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Workshop on Graph Transformation and Concurrency

Workshop on Graph Transformation and Concurrency

An informal workshop, to be held in Leicester on 24 - 26 January 2013, to discuss foundations and applications of concurrency in graph transformation.

General Discussion

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General Discussion

Started by Reiko Heckel 2048 days ago Replies (2)

For contributions that do not fit into any of the themes given, or if you are not sure where it fits best.


  • Dirk Janssens 2046 days ago

    My main remark is that we should perhaps be somewhat more ambitious, and more general, in choosing the topics and question. I would not like to be bogged down in technical details and miss a chance to discuss our goals, and the contributions we ultimately intend to make. At the same time we  should admit that the impact of theory on current practice, e.g. programming multicores, is not as decisive as one would have liked, an that there may be a need to question the basic assumptions and models. 


    I am convinced that it is at least worth investigating wether GT can contribute to concurrency theory in a fundamental way, but that requires looking at questions such as the following.


    - What is the problem with "concurrency" ?  What is it  that we are trying to solve? If we want to make the point that GT is useful for this area, we should look more carefully than we did so far at what are the crucial questions. Implicitly you identify two obvious ones: programming concurrent systems, and analyzing them. But in order for that observation to be useful, we should be more precise about what we mean by "a concurrent system"; I think the descriptions used so far are too idealized, perhaps to the point that they become unrealistic. That seems to be the view of a number of authors (e.g. Peter Sewell et al. and the work on relaxed memory models). Issues that are often conspicuously absent are the cost of communication, the characteristics of the processors, etc.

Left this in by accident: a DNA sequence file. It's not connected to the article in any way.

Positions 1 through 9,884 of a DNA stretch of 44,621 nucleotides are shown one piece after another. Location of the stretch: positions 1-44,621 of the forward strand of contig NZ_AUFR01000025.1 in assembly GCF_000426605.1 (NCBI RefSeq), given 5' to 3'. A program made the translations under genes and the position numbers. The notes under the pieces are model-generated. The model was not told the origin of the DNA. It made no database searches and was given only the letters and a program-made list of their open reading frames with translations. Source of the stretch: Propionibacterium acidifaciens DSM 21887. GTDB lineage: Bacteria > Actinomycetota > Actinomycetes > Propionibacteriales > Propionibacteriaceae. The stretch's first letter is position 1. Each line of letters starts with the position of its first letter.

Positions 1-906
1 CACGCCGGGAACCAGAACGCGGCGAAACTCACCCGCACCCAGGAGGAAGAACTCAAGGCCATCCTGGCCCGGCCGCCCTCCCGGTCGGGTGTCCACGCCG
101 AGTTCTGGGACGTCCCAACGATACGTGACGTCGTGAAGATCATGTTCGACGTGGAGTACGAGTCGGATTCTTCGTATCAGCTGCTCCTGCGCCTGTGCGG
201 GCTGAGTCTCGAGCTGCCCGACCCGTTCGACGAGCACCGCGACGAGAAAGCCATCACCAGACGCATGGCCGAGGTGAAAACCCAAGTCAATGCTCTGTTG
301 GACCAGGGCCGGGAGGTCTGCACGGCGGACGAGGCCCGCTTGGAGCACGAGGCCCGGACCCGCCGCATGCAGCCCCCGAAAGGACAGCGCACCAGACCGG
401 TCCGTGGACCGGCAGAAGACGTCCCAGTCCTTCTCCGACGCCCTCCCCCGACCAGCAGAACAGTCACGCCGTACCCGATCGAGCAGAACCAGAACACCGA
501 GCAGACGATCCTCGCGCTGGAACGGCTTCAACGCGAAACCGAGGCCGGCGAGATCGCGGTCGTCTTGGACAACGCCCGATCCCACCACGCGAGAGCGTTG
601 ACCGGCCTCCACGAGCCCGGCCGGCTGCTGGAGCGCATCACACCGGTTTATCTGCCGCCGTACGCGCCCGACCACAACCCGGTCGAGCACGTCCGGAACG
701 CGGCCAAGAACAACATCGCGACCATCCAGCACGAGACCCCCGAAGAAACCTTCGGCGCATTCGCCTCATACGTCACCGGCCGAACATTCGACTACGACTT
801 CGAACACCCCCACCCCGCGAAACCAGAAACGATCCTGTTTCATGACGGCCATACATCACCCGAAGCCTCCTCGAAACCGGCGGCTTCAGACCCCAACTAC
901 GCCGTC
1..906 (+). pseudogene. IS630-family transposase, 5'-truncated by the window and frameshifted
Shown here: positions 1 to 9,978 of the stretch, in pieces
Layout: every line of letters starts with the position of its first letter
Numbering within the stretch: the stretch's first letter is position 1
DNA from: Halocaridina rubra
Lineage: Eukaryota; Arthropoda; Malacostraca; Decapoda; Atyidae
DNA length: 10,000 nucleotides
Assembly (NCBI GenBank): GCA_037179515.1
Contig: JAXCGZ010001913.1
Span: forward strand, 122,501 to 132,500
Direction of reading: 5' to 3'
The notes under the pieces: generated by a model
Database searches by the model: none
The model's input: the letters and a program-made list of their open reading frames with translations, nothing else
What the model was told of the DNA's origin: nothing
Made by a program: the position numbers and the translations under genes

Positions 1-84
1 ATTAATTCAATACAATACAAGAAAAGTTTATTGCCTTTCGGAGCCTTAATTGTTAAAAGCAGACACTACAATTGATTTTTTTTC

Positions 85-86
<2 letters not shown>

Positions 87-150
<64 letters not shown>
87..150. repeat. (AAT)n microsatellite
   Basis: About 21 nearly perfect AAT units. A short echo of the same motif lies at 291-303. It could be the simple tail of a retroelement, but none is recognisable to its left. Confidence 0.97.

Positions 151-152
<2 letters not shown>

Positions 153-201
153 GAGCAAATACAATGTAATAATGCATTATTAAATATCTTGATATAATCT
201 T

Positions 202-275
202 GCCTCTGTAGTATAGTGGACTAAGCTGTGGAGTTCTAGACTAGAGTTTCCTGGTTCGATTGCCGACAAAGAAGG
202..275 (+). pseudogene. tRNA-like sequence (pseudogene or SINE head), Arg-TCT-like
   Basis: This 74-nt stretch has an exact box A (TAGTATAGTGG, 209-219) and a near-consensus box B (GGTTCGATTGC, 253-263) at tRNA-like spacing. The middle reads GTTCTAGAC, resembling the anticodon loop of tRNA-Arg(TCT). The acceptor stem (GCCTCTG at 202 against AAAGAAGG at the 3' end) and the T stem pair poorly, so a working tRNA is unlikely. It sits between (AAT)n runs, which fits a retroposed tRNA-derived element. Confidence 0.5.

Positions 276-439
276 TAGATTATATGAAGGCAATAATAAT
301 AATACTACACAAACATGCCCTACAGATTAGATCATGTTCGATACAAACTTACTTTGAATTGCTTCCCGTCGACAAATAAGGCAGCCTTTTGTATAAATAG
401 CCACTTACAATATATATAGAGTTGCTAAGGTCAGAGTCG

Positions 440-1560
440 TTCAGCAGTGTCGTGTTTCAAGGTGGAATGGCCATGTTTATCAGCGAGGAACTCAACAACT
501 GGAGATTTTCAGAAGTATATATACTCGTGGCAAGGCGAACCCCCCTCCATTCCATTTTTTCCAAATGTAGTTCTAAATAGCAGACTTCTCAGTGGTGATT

- A lot -I would even say, most-  of concurrency theory has been based on process algebras; and clearly one of the main assets this approach has to offer is a syntactical structure: programs are terms, not just sets of rules. This syntactic structure, as we all know, leads to the proof techniques that allowed one to build the theory.  But if we want to have a suitable syntactic structure for GT systems, we will have to come up with the right notions for composing such systems. And come up with something simple and elegant enough to convince practitioners to use it. 

    On a related point: since GT systems , or at least the ones I like, are based on node replacement, it always has seemed more natural to me to compose them by gluing processes over common nodes. This is different from the idea of synchronization over common actions used in most of concurrency theory. In my opinion this could provide an interesting counterpart for the existing theory of concurrency. But again, the proof of the pudding is in the eating: what exactly is the problem to be solved?


    Looking forward to the workshop


  • Tom Ridge 2031 days ago

    Dirk - just to say that I think this post raises quite a few interesting issues.

    If anyone is interested in talking about multicore, weak memory etc, I worked with Sewell for quite a few years on weak memory stuff.

    I think process calculi were interesting for modelling certain types of distributed and mobile computations. And it gave us some interesting theory and proof techniques. However, it didn't address many of the hard aspects of such systems, and arguably the domain of *mobile* computations is rather small (the world today is not the world of mobile agents).

    Anyway, I would like to hear what people think about your last question: "what exactly is the problem to be solved?"




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